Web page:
Thornton, 75, will continue his holiday odyssey in distributing toys to less fortunate children and families, which he has done since 1978. He has also started preparations for his 26th annual community dinner on Christmas day.
Supporting organizations have already provided assistance for the toy effort. Thornton was pleased with the efforts of Gary and Sue Updike in organizing motorcycle enthusiasts for the ninth annual Toy Run in October. The Jaycees' Toys for Tots effort will help as well as in-house toy collections done annually by employees at EFCO and Jack Henry and Associates.
New and gently used toys are welcome. Thornton said anyone wishing to make a donation of gifts or food for the dinner or money to help cover expenses can call him at his Santa hotline at 236-0222. Families seeking help can also call the number.
"We started getting calls (from people wanting help at Christmas) in July," Thornton said. "I told them we wouldn't take them 'til December. Five families that contacted me earlier have moved. That's why we can't do it until now. You can't cook a meal two weeks ahead."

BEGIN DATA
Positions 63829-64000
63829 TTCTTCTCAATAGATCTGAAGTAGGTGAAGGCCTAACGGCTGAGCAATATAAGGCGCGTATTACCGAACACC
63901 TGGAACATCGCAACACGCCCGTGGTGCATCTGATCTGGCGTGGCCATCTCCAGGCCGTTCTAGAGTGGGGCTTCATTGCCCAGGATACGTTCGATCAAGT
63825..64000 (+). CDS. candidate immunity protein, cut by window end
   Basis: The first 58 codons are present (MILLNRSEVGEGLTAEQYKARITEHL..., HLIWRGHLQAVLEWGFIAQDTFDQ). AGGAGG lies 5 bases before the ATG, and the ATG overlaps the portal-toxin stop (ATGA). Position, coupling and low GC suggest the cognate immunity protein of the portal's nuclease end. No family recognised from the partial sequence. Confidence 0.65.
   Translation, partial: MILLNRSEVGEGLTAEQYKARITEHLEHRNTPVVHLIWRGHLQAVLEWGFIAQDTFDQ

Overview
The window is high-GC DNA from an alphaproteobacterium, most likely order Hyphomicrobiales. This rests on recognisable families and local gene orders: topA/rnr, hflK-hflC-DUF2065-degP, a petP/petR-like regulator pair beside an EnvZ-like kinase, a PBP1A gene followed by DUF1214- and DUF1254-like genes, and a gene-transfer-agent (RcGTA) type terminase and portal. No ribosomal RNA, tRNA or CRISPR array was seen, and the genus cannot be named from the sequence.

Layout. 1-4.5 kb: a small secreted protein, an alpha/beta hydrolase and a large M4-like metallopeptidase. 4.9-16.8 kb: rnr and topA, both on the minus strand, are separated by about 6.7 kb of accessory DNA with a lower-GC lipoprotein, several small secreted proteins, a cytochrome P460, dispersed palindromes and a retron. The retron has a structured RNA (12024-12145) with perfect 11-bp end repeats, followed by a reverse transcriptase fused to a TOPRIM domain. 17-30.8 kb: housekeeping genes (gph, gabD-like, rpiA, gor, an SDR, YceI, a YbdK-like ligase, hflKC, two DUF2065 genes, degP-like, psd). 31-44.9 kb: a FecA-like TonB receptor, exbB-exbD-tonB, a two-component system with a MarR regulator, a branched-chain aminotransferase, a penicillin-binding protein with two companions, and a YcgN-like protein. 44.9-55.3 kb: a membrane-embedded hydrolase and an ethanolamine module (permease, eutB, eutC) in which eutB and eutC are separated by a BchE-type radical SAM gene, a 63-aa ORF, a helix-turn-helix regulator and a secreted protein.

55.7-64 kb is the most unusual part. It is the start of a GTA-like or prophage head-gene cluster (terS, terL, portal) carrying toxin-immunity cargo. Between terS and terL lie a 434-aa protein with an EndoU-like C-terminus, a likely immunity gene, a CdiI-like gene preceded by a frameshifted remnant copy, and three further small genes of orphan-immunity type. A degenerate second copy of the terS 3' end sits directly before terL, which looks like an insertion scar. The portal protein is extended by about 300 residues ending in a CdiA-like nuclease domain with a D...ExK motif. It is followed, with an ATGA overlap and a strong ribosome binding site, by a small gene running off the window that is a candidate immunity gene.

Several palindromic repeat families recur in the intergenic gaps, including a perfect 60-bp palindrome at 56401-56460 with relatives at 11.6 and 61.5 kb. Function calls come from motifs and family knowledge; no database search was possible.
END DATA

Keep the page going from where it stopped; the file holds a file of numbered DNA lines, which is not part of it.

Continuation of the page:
The sluggish economy has left many families struggling. Companies cutting back hours and rising fuel prices have contributed to the need, Thornton said. In addition, he has heard from a number of new families that moved into the area from other states, looking for work. For them, the holiday has come sooner than their resources have replenished themselves.
"We'll do what we can to help them," Thornton said. "We will be busy. Mrs. Claus will be busy answering the phone."
Thornton's wife, Anna, has a cast on her foot for the next two weeks. Thornton himself lost part of an ear over the year due to frostbite and sunburn, but he says he feels strong and ready for the long days ahead.
Thornton expects to supply gifts for 300 families again this year. Recipients will make arrangements to come to Thornton's home for the gift exchange.
The Christmas day dinner will again be held at the American Legion Home in Monett at 715 E. Broadway. Thornton said he has begun lining up cooks. Additional volunteers are welcome to come on Christmas day and help in serving, delivering meals to the homebound or helping to clear the sidewalks in case of snow.
"We'll have turkeys, hams, fish, duck, goose and a beef that's been donated. We'll feed over a thousand," Thornton said.